“Anyone who arrived in WA between Wednesday 1 December and 12:01am, Monday 13 December, and has been at the listed Queensland exposure sites at the specified times between Wednesday 1 December and 12:01am, Monday 13 December, is required to self-quarantine for 14 days and be tested immediately (within 48 hours) and at day 12,” the Western Australian government said.

    “Recent arrivals into WA from Queensland who have not been to any exposure sites are advised to get tested if they develop any symptoms that may be related to COVID-19.”

    The move from WA comes after QLD eased its border restrictions overnight, following the state achieving 80 per cent of the eligible population fully vaccinated.

    As of 1am this morning, the state reopened to travellers from hotspots in New South Wales, the Australian Capital Territory and Victoria.

    Travel into the state is conditional on being fully vaccinated, receipt of a negative COVID-19 PCR test taken within the 72 hours prior to arrival into QLD, and agreeing to get another COVID test on day five following arrival.

    For those who have not been in a hotspot in the last 14 days, there are no restrictions on entry into QLD.

    Updated at 10.03am AEDT on 13 December 2021.

    Booster shots now available sooner for fully vaccinated, Moderna gets ATAGI approval

    Booster shots now available sooner for fully vaccinated, Moderna gets ATAGI approval

    The emergence of new COVID-19 variant Omicron has seen advice from the nation’s vaccine advisory group on the timing of booster shots change as it hands down a recommendation that Moderna’s jab can be used as a third immunisation.

    The Australian Technical Advisory Group on Immunisation (ATAGI) now recommends COVID-19 booster vaccination for anyone aged 18 and older who completed their primary course five or more months ago.

    This change is down from a previous recommendation of six months after the second shot, and comes in light of the new variant of COVID-19 called Omicron.

    “Evidence is still incomplete on the transmissibility, capacity to cause severe disease and overall impact of the Omicron variant. While data suggest that past infection with an earlier variant does not provide significant protection against infection, it remains unclear whether prior infection may reduce severity,” ATAGI said.

    “Early data suggest that the protection provided by COVID-19 vaccination against infections with the Omicron variant is impaired compared to those with the Delta variant, but further data are required on the effectiveness against severe disease.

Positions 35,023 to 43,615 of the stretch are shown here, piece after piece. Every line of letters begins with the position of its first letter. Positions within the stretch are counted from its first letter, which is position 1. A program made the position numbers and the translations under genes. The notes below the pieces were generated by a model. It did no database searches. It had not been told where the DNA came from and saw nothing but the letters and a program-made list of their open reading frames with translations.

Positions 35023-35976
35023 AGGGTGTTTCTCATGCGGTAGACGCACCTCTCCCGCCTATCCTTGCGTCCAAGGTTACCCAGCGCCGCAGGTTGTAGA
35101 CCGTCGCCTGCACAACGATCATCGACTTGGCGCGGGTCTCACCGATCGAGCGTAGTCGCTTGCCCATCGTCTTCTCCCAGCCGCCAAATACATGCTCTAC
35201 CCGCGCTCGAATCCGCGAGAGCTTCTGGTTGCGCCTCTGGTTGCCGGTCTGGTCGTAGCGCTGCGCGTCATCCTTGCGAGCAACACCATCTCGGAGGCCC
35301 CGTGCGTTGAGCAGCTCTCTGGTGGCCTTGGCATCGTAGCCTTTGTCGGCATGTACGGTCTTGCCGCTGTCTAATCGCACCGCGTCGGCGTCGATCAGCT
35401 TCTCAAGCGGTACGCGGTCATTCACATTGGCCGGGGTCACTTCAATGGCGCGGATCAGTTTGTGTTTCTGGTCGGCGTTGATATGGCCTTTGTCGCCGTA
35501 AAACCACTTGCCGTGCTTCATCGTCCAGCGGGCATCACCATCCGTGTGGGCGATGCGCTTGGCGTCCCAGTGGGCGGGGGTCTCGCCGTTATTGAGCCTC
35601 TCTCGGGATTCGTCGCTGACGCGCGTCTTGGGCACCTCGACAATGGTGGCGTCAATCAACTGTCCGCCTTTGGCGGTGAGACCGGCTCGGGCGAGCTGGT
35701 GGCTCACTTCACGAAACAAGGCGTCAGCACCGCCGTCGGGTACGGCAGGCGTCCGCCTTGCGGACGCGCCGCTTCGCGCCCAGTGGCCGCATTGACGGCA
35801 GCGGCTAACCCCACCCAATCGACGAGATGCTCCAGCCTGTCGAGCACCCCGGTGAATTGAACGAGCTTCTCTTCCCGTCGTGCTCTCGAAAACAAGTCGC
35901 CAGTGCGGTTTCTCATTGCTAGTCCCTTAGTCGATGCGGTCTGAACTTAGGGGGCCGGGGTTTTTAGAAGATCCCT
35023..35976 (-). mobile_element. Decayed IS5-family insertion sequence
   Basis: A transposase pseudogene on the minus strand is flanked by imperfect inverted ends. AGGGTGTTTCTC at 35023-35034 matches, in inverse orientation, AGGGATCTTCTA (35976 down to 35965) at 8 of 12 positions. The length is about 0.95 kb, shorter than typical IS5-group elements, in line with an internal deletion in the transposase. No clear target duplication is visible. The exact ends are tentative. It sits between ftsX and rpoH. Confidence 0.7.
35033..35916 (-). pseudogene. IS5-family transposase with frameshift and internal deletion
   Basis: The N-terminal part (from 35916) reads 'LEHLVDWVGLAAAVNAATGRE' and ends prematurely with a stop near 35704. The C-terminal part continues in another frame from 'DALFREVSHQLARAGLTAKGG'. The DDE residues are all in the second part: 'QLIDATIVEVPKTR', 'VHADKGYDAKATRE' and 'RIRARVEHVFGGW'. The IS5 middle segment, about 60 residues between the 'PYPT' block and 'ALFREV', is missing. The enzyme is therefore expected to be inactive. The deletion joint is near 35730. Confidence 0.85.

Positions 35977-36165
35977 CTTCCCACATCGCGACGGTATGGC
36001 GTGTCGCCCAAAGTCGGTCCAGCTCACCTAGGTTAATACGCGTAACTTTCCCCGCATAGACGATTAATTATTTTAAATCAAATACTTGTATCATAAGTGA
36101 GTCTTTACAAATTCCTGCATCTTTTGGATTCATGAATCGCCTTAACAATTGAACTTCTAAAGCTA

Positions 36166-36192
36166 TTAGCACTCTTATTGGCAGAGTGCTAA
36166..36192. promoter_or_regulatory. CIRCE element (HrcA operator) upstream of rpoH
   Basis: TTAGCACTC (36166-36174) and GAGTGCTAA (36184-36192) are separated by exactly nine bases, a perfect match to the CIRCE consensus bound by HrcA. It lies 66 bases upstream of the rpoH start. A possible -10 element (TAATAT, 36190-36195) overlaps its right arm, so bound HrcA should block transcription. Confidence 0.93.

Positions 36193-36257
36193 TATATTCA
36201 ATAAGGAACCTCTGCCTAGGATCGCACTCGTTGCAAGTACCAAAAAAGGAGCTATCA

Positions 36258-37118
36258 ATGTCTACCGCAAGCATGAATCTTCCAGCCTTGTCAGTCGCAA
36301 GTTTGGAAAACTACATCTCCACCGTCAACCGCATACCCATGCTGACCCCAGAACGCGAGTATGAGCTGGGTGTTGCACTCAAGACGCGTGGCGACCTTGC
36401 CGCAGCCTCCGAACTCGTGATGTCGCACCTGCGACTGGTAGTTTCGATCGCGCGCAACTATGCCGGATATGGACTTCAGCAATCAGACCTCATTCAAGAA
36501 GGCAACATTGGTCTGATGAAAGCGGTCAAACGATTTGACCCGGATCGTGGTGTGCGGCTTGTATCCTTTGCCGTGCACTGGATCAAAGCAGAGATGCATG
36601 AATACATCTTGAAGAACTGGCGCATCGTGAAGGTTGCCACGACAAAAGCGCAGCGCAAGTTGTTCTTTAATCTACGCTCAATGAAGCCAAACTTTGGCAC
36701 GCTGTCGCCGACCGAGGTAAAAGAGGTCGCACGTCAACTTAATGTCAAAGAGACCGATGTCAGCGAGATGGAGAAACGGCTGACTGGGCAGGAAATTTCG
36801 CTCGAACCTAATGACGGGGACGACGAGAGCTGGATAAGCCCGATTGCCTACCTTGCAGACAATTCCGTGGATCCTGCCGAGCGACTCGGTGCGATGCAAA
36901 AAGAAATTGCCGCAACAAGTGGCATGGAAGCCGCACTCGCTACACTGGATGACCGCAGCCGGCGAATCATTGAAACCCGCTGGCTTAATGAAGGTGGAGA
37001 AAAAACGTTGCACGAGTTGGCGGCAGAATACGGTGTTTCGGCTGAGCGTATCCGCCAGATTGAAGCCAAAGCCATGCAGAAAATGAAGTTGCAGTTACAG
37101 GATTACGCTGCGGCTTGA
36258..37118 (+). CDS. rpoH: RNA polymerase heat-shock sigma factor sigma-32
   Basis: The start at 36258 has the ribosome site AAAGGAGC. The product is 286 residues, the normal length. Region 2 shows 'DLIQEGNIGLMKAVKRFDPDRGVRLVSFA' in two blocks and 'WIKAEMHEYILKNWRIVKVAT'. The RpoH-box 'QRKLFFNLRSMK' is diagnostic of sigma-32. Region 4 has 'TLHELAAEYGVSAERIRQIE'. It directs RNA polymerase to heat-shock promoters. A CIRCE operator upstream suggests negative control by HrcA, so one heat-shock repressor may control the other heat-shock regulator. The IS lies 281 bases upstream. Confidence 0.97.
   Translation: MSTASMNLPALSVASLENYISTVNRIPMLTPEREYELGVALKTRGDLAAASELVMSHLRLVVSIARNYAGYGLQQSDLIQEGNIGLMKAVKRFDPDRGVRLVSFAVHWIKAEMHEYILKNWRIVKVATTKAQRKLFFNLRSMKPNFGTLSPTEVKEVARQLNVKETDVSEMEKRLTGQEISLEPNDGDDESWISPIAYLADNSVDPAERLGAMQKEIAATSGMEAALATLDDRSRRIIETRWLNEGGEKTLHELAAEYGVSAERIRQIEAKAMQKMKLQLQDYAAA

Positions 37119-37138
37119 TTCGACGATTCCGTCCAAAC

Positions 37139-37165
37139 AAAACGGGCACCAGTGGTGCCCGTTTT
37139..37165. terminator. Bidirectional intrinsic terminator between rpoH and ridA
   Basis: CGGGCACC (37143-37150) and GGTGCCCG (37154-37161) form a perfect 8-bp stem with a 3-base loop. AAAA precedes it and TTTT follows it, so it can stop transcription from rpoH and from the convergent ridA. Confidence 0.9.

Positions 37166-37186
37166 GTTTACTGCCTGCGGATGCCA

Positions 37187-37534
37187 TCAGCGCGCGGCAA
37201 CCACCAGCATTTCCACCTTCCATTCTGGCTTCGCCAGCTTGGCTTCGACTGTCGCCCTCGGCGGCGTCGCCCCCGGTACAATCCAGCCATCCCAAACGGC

“Preliminary data suggest that the increased antibody levels generated following a COVID-19 vaccine booster dose may offer improved protection against the Omicron variant. However, the correlation between antibody levels in laboratory studies and protection against infection and severe disease is not yet established.”

    With Moderna now recommended by ATAGI as a booster shot and provisional approval for the jab given by the Therapeutic Goods Administration (TGA) last week, Australians can choose between receiving a Pfizer (Comiranty) Moderna’s Spikevax shot as a booster.

    ATAGI considers the Moderna and Pfizer COVID-19 vaccines to be “equally acceptable” as booster shots for those aged 18 and older, including pregnant women.

    “Both mRNA COVID-19 vaccines are preferred over the AstraZeneca COVID-19 vaccine for the booster dose, including for people who received the AstraZeneca vaccine for their primary course,” ATAGI said.

    “The AstraZeneca vaccine is not yet TGA approved as a booster but can be used as a booster for people who have contraindications to mRNA COVID-19 vaccines or who had AstraZeneca for their primary course.”

    The body also said the weight of evidence suggests that booster shots increase antibody levels substantially, likely offering protection against both Delta and the new Omicron variant.

    “The anticipated benefits of bringing forward the booster dose include earlier protection, particularly against severe disease in those at risk, and improved protection against COVID-19 due to the Omicron variant,” ATAGI said.

    “Vaccine manufacturers have also signalled they are examining the need for and potential development of COVID-19 vaccines that may be more effective against new variants, however this is expected to take several months.”

    Updated at 9am AEDT on 13 December 2021.